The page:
Keystone Municipal Bankruptcy Schooling. The Commonwealth of Pennsylvania’s state budget dysfunction now could force one of the Keystone’s state’s public school districts into chapter 9 municipal bankruptcy. School Superintendent Scott Deisley, in a letter he posted on the Red Lion School District’s website, noted: “Our cash flow analysis for the remainder of this school year is dire…Unless we take some extraordinary measures right now, the district will likely face bankruptcy by the end of the fiscal year.” The bitter fiscal stalemate between Gov. Tom Wolf and the Pennsylvania legislature has remained deadlocked for over nine months on the state’s FY2016 budget—even as Gov. Wolf approved three-fourths of the spending plan last December, while holding out for an increase in basic education assistance. For those students trying to learn basic math, Superintendent Deisley instructs that the school district has received less than 50 percent of its owed basic education funding from the state—some $9.7 million remains outstanding—leading the Superintendent to recommend the withholding of payments for cyber and charter tuition expenses, effective immediately, to preserve the district’s cash flow. Earlier this month, the Board of School Directors allowed the administration to withhold vendor payments, but now the school will delay all requests for purchases until funds become available, instead focusing first on essential classroom needs, followed by debt service and utilities—with payroll at the tail end, and all other expenses denied. The Superintendent believes that borrowing to cover expenses would entail too much risk, noting: “When a public school district takes a loan out for operational cash shortfalls, those bonds are not transferable from one fiscal year to another…This option is not viable since the repayment of any loan would correspond with the same time frame in which we are at risk for running out of money. The risk associated with taking out a loan and hoping that the state budget impasse will be resolved in time for us to make our repayment is too uncertain.” Red Lion District business manager Tonja Wheeler late last week issued a statement: “Red Lion Area School District is not filing for bankruptcy. We are cutting travel, conferences and other non-essential purchases to survive this budget impasse. This is not just a Red Lion Area School District problem, this is a statewide problem.”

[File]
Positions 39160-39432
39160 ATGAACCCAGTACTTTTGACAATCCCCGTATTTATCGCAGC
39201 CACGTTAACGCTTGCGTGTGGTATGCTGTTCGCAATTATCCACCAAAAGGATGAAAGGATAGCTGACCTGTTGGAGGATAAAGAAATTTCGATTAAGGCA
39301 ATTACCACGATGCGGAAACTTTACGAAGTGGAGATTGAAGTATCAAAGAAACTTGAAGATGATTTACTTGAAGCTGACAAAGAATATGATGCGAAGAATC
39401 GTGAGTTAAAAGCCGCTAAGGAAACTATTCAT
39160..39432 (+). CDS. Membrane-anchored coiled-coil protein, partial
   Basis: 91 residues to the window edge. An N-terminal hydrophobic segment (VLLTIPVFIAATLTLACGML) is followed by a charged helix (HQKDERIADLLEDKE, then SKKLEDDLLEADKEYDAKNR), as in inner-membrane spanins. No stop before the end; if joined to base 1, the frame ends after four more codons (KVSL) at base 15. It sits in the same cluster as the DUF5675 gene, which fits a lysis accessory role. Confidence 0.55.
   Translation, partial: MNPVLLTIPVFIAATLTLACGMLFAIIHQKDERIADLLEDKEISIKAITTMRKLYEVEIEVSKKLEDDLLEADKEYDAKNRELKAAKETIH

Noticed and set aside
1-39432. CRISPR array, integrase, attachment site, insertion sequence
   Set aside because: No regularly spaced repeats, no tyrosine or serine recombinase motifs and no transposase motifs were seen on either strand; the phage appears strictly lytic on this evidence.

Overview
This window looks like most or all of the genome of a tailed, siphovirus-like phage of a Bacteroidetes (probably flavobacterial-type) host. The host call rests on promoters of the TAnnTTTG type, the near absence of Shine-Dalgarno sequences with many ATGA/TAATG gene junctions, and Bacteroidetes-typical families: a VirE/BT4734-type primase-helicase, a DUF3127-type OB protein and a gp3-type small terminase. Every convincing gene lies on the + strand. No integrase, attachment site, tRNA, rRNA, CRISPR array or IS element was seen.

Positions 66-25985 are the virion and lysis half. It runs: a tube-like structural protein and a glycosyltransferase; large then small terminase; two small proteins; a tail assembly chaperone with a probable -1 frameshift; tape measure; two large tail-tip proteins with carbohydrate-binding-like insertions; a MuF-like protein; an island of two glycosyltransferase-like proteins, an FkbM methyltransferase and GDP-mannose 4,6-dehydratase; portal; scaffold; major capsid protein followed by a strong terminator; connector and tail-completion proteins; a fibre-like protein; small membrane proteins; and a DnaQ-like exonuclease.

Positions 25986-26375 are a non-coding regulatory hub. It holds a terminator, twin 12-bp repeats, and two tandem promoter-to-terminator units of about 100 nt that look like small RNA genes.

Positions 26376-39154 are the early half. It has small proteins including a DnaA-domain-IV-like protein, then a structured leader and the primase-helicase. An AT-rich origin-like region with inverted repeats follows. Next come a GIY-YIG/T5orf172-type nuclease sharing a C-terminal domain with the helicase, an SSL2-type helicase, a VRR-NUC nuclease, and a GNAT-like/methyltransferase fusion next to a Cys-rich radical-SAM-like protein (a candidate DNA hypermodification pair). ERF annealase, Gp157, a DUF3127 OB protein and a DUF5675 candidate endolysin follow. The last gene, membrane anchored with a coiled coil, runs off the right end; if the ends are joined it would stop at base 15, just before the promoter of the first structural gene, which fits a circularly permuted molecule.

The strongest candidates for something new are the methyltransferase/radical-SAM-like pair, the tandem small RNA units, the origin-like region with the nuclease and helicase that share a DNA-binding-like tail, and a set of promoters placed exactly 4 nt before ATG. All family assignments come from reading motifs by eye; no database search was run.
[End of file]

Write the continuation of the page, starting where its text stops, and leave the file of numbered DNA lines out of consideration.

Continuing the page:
Nevertheless, the virtual state budget shutdown is exacting a cost on the state’s students’ futures: Moody’s last month downgraded three of the state’s school districts and withdrew their enhanced ratings based on the Commonwealth’s pre-default intercept programs, lowering the pre-default enhanced ratings of the Chester Upland, Duquesne City, and Steelton Highspire school districts—credit ratings downgrades that will exact higher borrowing costs—all at the expense of the state’s future leaders—and, increasingly, on the state—where S&P last week placed its AA-minus general obligation rating for Pennsylvania on credit watch with negative implications, in what could be the first of several rating actions against the commonwealth in 2016.